SAS Jan Smuts goes under the cutting torch
Dec 17, 2003
Work has begun on cutting up the first missile carrying strike craft to enter service with the South African Navy, SAS Jan Smuts (P1561) near the syncrolift at Salisbury Island, Durban.
SAS Jan Smuts was laid down at the Israel Shipyards in Haifa, Israel and launched on 18 February, 1977. The vessel was subsequently commissioned into the South African Navy on 8 July 1977 and served constantly until being taken out of commission a few years ago.
The ship was initially known only by her pennant number P1561 but was later named SAS Jan Smuts in honour of the former prime minister and minister of defence, after the decision to name the nine strike craft after ministers in the Union or Republic governments. Jan Smuts was the only one of nine in the Strike Craft Flotilla to retain her original name post 1994.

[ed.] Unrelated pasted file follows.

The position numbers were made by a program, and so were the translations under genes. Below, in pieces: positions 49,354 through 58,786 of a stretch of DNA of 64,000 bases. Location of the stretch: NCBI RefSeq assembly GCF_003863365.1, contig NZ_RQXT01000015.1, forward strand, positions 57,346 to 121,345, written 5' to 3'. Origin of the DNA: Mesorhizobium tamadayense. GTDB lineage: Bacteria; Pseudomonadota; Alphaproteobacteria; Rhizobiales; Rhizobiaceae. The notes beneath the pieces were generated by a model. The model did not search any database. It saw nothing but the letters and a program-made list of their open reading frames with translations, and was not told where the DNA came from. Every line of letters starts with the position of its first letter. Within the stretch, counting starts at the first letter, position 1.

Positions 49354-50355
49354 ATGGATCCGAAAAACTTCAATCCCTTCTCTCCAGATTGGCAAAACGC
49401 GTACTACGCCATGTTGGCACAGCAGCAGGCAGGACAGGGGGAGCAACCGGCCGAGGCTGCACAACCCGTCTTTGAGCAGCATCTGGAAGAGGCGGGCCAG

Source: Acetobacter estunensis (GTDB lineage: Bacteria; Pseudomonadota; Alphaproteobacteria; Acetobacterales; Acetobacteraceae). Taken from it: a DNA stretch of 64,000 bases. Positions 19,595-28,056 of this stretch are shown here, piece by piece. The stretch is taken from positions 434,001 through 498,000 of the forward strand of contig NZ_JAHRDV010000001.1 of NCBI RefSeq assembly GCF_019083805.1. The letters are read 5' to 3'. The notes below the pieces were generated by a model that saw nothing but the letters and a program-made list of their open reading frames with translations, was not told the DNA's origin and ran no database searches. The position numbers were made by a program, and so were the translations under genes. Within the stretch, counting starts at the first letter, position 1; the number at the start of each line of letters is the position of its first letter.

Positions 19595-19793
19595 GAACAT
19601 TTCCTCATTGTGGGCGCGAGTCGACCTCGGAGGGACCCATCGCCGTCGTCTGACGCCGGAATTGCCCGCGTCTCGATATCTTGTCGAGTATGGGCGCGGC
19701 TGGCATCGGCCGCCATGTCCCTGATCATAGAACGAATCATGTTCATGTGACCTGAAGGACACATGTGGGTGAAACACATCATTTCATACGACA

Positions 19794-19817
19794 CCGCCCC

SAS Jan Smuts attained a form of fame or notoriety depending on one’s point of view, when, in the company of SAS Frans Erasmus (P1565, later renamed SAS Isaac Dyobha), she intercepted a US Navy battle group led by the nuclear powered aircraft carrier USS Nimitz and accompanied by two cruisers California and Texas. The incident took place on 14 January 1980 as the US group rounded the Cape and caused something of a diplomatic stir, although it was subsequently played down by both sides.
According to what is publicly known of the incident the two small strike craft went virtually undetected before intercepting the US battle fleet as it rounded the Cape, resulting in the Nimitz having to take evasive action. The official report on the incident simply stated that South Africa reserved the right to monitor at close quarters all foreign warships passing along its coast.
Although it has never been admitted, it seems likely the US Navy was caught napping with the unexpected arrival and high speed (34 knots plus) of the two strike craft as they sped through the battle group.
Old hands in the SA Navy still refer to the ‘incident’ with more than a degree of pride.